When immunity becomes a licence to break the law

It is common practice that legal systems around the world protect senior government officials from prosecution by granting them political immunity. This is supposed to shield them from undue pressure. But immunity to the law has also allowed numerous politicians across the world to go unpunished for crimes big and small, including corruption. .

The privilege of immunity sometimes gives the impression that politicians can do as they please, which can result in acts against the public good. If a government official is protected by immunity and accepts a bribe for a contract, they have little fear of the justice system, even if they are found out to be guilty.

After getting away with it once, the instinct is to do it again and again until someone finally says ‘stop’. But all over the world, too few are saying ‘Let’s stop impunity’.

Transparency International is working at stopping people and corporations from getting away with criminal activity or bending the law in their own favour. We strongly believe that impunity triggers actions that lead to the abuse of public resources or the manipulation of laws for politicians’ personal gain or for the benefit of the few. Political immunity, therefore, must always be justified.

The Zambian experience

In Zambia, immunity appears to have played a role in the ongoing case of the former president Rupiah Banda. Banda is accused of misappropriating more than US$11 million during his three years in office. He has maintained his innocence on the charge. When investigators summoned him for questioning in February, Banda still enjoyed immunity from prosecution and refused to appear. Parliament subsequently and on 23 March he was formally charged.

Since Banda left office in 2011, a few officials from his government have been convicted in high-profile corruption probes into deals struck during his time in office, and prosecutors are continuing to investigate suspected shortfalls in state revenues from copper mining. Zambia is Africa's top copper producer.

has consistently allowing his cabinet ministers to act unethically and with impunity. In 2010 our chapter said Banda and his government needed to be reminded that they were elected to exercise proper leadership.

Controversial Cronyism

In Nigeria friendship with the president has created immunity for one lucky convicted criminal. The government recently of President Goodluck Jonathan who was convicted of stealing millions of dollars. Ex-Bayelsa state Governor Diepreye Alamieyeseigha was pardoned because he had been "remorseful", presidential adviser Doyin Okupe said.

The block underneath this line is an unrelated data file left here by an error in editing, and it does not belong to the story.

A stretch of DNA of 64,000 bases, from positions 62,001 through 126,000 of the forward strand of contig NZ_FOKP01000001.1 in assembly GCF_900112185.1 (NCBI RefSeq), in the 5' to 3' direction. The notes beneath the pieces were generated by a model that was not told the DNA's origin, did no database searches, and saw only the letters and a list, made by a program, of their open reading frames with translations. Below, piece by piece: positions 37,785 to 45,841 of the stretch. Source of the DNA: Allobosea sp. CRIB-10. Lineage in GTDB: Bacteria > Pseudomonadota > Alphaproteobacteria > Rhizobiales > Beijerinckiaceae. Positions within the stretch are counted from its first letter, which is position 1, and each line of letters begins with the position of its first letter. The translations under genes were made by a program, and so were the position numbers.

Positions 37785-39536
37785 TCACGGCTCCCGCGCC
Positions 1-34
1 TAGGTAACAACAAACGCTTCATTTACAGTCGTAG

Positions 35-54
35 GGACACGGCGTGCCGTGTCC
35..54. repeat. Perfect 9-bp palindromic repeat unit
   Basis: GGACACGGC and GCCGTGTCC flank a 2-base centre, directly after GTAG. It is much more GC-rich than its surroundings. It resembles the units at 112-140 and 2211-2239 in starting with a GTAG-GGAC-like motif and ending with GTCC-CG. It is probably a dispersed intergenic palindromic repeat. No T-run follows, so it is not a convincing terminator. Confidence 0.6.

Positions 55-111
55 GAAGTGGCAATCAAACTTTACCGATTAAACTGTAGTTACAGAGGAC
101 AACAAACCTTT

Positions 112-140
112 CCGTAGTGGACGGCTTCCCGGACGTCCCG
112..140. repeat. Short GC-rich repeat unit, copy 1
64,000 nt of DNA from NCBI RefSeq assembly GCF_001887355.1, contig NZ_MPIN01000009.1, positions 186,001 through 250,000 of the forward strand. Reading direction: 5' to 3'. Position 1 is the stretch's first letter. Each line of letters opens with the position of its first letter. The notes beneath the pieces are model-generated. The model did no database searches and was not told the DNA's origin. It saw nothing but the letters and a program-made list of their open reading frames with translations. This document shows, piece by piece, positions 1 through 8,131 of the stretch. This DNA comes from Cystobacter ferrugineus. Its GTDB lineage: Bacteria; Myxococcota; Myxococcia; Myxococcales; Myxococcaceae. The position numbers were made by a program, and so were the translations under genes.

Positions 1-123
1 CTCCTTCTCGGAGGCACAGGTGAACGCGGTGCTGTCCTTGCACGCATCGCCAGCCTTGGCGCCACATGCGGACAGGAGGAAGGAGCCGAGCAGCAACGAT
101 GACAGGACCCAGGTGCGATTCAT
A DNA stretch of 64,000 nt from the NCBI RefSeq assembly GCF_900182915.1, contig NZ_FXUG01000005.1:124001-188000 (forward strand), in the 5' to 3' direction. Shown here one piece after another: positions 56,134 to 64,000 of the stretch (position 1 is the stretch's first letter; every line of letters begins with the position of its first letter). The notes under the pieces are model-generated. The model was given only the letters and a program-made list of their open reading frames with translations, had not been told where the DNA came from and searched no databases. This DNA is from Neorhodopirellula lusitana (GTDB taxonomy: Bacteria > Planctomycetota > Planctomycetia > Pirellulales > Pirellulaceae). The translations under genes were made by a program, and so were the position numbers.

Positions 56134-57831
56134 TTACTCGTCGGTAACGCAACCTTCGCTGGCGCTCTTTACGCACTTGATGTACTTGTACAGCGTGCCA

In this case Alamieyeseigha was not protected by an immunity law but rather by knowing the right people in high places. That association gave him virtual immunity.

“This decision undermines anti-corruption efforts in Nigeria and encourages impunity. If the government is serious about uprooting public corruption, sanctions against those who betray the public trust should be strengthened, not relaxed,” says Akere Muna, vice-chair of Transparency International.

Alamieyeseigha was released in 2007, two days after receiving a two-year sentence. The decision was taken because he had already served two years in prison ahead of the trial. He was first arrested in the UK in 2005 on money laundering charges, but jumped bail.

Immunity can lead individuals to take advantage of entrusted power for personal gain – our definition of corruption. That’s why we believe transparency, accountability and integrity should be key pillars of any government.

Resources

For any press enquiries please contact [email protected]

Solicitude

Support Transparency International

La Justicia española debe investigar el lavado de imagen de Azerbaiyán en Europa

Tres políticos españoles —Pedro Agramunt, Agustín Conde Bajén y Jordi Xuclá— se encuentran entre los delegados ante la Asamblea Parlamentaria del Consejo de Europa (APCE) sobre los que pesan sospechas de haberse beneficiado con la maniobra del “Laundromat”.

Clean up Spain – Justice for Azerbaijan’s reputation laundering in Europe

In Azerbaijan, critical voices are routinely suppressed. Meanwhile in Europe, politicians suspected of helping whitewash Azerbaijan’s record on human rights enjoy impunity. Join our campaign to urge authorities in Spain to investigate.

Everything you need to know about the 18th International Anti-Corruption Conference (#18IACC)

The #18IACC will take place from 22-24 October in Copenhagen, Denmark under the theme Together for Development, Peace and Security: Now is the Time to Act. Get the latest info and updates here!

Risky business: Europe’s golden visa programmes

Are EU Member States accepting too much risk in their investor migration schemes?

Future Against Corruption Award 2018

TI is calling on young people across the globe to join the anti-corruption movement. People between the age of 18 and 35 are invited to submit a short video clip presenting their idea on new ways to fight corruption. Three finalists will be invited to Berlin during the International Anti-Corruption Day festivities to be awarded with the Future Against Corruption Award.

The Azerbaijani Laundromat one year on: has justice been served?

In September last year, a massive leak of bank records from 2012 to 2014 showed that the ruling elite of Azerbaijan ran a $3 billion slush fund and an international money laundering scheme. One year on, has enough been done to hold those involved to account?

Right to information: knowledge is power

The right to information is vital for preventing corruption. When citizens can access key facts and data from governments, it is more difficult to hide abuses of power and other illegal activities - governments can be held accountable.

Why rather

Follow us on Why rather